Exposing cyanotype with vinegar

marthaeagray

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Hello,

looking for some answers to how much undiluted vinegar can be mixed with the cyanotype before it becomes potentially dangerous? Any advice is greatly appreciated, thank you.
 

vintagesnaps

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I haven't heard of this, but I've just done some with precoated paper. Are you talking about mixing the chemistry with vinegar or using the vinegar on paper when still wet? I'm just curious and interested to see if anyone knows.
 

vintagesnaps

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Now that I think of it, I have a book on anthotypes, and supposedly using dissolved Easter egg dye to coat the paper can expose to light. I had no luck with it working at all.

But at least as far as using vinegar, using egg dye dissolved in vinegar and coating paper with that didn't exactly do anything toxic or unsafe, it just sat there and did nothing. Same thing it does with eggs, just dyes the surface. And maybe some of the egg.
 
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marthaeagray

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Now that I think of it, I have a book on anthotypes, and supposedly using dissolved Easter egg dye to coat the paper can expose to light. I had no luck with it working at all.

But at least as far as using vinegar, using egg dye dissolved in vinegar and coating paper with that didn't exactly do anything toxic or unsafe, it just sat there and did nothing. Same thing it does with eggs, just dyes the surface. And maybe some of the egg.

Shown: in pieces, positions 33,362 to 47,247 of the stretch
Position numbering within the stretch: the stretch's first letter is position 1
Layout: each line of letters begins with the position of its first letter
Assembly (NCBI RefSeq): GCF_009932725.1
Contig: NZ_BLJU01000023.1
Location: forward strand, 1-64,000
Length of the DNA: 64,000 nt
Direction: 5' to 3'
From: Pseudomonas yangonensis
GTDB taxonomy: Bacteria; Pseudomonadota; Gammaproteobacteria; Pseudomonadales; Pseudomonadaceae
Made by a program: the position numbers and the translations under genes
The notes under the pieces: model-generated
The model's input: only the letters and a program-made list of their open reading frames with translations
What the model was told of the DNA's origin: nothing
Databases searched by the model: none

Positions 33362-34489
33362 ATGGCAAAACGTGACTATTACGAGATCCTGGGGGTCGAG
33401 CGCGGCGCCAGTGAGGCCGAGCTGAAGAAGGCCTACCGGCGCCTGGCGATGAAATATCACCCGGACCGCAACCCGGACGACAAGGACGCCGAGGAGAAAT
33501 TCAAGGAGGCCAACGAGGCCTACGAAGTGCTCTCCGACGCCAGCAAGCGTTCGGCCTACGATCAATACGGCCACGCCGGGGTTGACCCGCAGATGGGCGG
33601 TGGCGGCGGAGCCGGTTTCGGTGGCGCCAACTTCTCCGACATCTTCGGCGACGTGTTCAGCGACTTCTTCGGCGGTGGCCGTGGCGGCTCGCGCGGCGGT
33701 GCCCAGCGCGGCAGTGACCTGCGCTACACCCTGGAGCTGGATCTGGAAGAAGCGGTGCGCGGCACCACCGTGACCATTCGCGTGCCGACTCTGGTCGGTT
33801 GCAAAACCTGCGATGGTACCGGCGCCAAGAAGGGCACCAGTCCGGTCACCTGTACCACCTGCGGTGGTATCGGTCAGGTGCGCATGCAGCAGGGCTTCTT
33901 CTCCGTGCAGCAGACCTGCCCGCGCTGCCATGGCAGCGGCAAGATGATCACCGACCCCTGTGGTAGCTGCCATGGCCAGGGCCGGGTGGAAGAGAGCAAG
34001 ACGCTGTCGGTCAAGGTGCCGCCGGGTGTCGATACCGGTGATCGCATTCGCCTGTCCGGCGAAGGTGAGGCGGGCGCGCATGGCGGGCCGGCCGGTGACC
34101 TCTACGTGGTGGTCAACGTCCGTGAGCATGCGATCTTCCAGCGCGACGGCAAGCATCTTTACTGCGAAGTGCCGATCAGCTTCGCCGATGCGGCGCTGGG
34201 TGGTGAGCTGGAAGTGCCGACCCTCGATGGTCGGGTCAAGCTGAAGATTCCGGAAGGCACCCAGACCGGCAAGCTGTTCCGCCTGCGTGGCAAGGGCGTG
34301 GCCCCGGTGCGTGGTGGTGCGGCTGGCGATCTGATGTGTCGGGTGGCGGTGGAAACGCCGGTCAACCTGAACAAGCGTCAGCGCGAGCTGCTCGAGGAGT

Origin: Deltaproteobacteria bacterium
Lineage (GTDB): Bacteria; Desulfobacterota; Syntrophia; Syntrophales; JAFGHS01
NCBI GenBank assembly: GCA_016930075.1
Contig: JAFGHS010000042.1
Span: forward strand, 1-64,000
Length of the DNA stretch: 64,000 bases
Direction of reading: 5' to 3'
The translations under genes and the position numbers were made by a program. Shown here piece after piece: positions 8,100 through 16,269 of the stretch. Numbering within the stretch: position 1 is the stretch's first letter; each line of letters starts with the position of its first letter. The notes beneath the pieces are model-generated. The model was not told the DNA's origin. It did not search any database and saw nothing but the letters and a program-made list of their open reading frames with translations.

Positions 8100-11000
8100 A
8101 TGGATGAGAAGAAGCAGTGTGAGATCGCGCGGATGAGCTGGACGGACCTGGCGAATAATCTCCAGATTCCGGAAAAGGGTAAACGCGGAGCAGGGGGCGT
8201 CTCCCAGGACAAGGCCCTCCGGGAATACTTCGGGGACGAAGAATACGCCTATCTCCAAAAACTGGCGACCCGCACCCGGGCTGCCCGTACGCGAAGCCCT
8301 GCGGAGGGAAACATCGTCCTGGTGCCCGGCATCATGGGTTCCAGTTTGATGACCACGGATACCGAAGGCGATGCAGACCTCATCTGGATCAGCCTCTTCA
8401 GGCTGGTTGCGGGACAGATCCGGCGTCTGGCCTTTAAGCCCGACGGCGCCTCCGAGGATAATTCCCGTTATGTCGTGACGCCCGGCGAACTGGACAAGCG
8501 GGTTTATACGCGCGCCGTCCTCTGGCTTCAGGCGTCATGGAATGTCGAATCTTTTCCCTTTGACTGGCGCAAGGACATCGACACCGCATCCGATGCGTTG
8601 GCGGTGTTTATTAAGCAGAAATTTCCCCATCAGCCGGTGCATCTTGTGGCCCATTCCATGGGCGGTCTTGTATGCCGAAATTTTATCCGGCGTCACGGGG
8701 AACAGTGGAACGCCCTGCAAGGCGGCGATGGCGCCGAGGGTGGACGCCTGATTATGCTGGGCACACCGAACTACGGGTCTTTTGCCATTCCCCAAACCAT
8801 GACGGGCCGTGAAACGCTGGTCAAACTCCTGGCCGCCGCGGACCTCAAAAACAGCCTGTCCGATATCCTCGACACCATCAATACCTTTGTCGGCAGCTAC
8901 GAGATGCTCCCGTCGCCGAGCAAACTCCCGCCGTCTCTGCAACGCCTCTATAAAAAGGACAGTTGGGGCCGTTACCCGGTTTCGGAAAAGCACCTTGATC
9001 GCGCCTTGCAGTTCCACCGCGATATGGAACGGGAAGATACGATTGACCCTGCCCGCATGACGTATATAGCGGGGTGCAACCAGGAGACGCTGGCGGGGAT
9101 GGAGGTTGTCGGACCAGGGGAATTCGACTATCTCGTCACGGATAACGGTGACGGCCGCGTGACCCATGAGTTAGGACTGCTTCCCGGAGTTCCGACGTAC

Hey, the acid in the vinegar mixed with the potassium ferricyanide has the potential to make cyanide gas. You would need to be using a strong acid and a higher undiluted quantity of potassium ferricyanide to make that though so toning cyanotypes with vinegar is safe I believe. Its just that I need to fill out health and safety forms for the uni that Im at to continue using these chemicals together, but I am finding it hard to find quotable evidence that its safe (even though it is).
 

terri

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Hi, and welcome to TPF!

I've not heard of using vinegar to tone cyanotypes, if that's what I'm reading you asking about up there. I've read that using hydrogen peroxide as a toner will freshen up a faded cyanotype print, or used on a freshly washed one can turn it a much deeper blue. I've also heard of using plain sodium carbonate, diluted in a tray, can cause a color shift in cyanotypes, but I don't know ratios or any other compound that might be needed to make that work.

Regardless, I'm thinking hard over the uses of more household, every day things that can be used to tone or dye, but never recall hearing vinegar as one of them.

You could contact the good folks at Photographer's Formulary, in Montana, and run this by them. They might be able to help you with wording on why/how this is can be safely used.
 

Dave442

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My first three contact prints, circa 1973, two cyanotype and one with regular printing paper. Our instructor had prepared the paper for the cyanotype prints ahead of time and I don't remember what the process was.

These prints were washed in water, but you could wash in vinegar (5% acetic acid) or a mix. As long as you are using Potassium Ferricyanide and not Potassium Ferrocyanide you should be just fine. Anyway, I am still here so it must be safe.

DRB_1973_cyanotype_x800.jpg
 

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